When I read the headline I thought the general topic would be about using analytics to find great athletes. Instead it was about using statistical analytics to judge who should be tested for performance enhancing drugs.
The subject has it share of political spin with proponents stating that this profiling would not be to punish or discipline athletes but rather to "screen" them. The word "screen" should be read as, "If you are really good then you are a de facto suspect and will be "screened" more because we are suspicious. That's how I read it.
From the BBC:
To make performance profiling more rigorous, sports scientists must determine a typical trajectory for each sport and each event by studying data from hundreds, even thousands of careers, says Berthelot. Sprinters tend to peak young and fall off quickly, while distance runners typically peak in their late 20s and early 30s and lose their speed less quickly. With this foundation and as much data as possible on an athlete’s past performances, computer models could put a probability on the likelihood that a performance was unusual enough to warrant closer drug screening, or whether it fits the trajectory of a exceptional career.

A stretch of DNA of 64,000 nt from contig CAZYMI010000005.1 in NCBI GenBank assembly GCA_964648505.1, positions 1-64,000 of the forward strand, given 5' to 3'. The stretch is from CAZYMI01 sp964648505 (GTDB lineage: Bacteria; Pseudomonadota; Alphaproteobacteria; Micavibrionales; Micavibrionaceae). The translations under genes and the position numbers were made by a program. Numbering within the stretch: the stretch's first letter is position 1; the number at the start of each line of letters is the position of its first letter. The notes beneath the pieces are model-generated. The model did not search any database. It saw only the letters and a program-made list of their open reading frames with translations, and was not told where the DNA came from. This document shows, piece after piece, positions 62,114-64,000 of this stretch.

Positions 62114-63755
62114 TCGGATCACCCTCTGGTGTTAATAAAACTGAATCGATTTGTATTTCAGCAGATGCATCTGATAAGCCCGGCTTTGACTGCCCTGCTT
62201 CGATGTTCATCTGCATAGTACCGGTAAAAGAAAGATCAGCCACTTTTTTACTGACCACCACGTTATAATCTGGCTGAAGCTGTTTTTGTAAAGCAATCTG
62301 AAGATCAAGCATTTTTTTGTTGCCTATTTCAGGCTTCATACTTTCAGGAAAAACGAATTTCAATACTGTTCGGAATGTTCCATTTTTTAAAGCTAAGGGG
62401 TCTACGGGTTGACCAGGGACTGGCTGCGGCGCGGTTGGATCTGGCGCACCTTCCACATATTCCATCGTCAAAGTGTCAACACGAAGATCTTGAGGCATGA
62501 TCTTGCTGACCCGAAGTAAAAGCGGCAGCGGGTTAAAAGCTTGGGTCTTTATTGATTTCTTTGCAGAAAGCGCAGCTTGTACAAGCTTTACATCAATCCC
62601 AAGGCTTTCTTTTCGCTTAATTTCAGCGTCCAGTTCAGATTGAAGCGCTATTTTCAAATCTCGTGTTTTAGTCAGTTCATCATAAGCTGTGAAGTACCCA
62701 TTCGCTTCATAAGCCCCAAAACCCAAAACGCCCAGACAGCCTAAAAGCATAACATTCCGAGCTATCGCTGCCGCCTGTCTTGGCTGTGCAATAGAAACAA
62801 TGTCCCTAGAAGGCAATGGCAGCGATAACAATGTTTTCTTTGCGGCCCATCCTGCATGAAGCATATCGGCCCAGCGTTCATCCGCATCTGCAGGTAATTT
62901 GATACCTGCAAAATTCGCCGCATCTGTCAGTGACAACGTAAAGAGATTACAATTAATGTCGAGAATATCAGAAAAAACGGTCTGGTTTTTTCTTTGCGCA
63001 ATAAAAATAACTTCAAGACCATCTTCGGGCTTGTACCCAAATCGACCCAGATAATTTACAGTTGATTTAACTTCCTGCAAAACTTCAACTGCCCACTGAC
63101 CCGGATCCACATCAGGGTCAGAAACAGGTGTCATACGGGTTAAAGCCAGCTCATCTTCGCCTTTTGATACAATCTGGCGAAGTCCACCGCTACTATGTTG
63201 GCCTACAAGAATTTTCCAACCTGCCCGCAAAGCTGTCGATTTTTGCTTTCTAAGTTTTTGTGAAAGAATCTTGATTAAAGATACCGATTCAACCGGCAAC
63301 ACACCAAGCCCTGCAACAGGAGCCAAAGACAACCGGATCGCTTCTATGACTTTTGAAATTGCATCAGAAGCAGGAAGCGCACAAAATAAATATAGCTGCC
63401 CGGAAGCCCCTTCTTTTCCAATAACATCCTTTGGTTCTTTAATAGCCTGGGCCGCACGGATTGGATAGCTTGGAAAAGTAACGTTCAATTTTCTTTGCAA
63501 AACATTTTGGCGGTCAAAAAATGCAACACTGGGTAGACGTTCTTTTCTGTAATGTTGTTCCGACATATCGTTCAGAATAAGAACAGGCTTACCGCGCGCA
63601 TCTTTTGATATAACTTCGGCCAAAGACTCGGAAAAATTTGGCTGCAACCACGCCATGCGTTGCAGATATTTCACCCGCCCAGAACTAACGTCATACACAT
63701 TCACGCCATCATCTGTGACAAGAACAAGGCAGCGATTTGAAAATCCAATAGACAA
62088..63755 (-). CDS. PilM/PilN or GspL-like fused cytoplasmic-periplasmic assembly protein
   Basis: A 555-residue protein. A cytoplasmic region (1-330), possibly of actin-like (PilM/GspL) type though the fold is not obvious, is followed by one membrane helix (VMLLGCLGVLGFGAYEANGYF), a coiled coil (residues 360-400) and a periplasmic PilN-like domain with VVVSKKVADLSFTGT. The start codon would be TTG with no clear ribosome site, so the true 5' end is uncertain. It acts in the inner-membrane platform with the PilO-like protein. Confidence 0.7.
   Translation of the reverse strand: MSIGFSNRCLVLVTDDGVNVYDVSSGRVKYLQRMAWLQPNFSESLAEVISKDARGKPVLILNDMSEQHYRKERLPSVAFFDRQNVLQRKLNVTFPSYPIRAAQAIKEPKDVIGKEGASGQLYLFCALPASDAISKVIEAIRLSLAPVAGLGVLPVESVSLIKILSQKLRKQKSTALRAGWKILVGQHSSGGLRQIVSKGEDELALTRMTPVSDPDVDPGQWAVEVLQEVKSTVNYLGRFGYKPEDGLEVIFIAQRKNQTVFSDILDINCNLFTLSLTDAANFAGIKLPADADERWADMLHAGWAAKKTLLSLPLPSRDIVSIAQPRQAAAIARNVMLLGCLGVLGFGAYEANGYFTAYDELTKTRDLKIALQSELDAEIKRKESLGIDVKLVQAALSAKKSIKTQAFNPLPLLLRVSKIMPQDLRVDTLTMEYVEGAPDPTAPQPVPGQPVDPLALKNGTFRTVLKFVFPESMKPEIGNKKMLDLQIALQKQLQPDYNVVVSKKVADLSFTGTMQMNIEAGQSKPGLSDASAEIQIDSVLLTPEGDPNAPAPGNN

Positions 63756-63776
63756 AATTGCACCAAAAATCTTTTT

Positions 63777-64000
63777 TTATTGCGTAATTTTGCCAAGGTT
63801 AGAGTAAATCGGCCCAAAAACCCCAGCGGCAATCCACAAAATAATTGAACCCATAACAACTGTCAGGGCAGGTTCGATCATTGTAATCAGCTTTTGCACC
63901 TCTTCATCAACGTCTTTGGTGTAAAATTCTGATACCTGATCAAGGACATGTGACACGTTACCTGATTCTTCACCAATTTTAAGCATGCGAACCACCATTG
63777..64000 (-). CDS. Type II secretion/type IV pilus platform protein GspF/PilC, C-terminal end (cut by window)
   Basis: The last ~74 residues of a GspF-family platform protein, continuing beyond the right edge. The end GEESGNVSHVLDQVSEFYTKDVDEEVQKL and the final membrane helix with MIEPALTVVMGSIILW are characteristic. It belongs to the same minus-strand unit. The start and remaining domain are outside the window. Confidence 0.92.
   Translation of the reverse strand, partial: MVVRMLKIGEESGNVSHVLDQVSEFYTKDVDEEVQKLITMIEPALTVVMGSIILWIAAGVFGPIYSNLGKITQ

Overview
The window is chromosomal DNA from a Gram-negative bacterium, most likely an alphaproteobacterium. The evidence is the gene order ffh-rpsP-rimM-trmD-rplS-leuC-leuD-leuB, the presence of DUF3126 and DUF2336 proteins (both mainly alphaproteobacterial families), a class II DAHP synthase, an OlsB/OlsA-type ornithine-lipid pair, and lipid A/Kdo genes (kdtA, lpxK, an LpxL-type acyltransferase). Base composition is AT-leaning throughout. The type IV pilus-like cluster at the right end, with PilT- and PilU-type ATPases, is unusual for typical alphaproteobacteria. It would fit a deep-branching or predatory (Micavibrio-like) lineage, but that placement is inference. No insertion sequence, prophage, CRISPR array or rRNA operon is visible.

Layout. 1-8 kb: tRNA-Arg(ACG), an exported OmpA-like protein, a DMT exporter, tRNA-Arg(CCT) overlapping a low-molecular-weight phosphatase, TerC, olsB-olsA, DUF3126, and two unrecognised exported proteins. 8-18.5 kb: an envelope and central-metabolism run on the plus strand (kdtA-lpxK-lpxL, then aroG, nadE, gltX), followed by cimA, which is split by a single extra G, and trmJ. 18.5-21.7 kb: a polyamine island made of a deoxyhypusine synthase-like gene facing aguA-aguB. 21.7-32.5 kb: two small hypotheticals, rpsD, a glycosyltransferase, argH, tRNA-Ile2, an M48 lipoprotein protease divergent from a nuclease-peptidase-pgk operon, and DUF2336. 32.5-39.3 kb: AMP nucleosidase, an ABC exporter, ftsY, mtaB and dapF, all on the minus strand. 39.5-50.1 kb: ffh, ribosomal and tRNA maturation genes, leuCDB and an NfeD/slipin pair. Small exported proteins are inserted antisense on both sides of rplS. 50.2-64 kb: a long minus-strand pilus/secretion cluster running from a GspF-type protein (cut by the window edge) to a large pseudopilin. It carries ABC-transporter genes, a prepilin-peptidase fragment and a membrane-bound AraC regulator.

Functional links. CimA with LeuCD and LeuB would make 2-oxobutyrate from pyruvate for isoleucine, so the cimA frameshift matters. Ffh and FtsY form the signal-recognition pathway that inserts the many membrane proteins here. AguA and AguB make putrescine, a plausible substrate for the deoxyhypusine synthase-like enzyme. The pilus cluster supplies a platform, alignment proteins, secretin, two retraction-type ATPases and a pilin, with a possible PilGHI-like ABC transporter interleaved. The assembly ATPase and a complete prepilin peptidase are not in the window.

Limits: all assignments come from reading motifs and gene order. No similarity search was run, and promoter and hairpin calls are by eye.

In horse racing the crooks use to dope the "losers" to make them into "winners" and then bet heavily on them. Then when they realized that drug testing was getting too sophisticated to mask, they started doping the "winners" so as to become "losers" and then bet heavily on the "long shots."
When I say long shots I mean "Hubble-telescope-grade" long shots. Those who should have never been in the race in the first place let alone in a stable. The way they would doped these faster horses was terrible, they would stick a sponge up the horse's nose so it could not breathe properly and consequently fade during the race.
In my opinion dope testing is important but it should be that all athletes get tested not just the youngest or the best. Selective screening simply punishes the strong an places suspicion on greatness no matter what the category.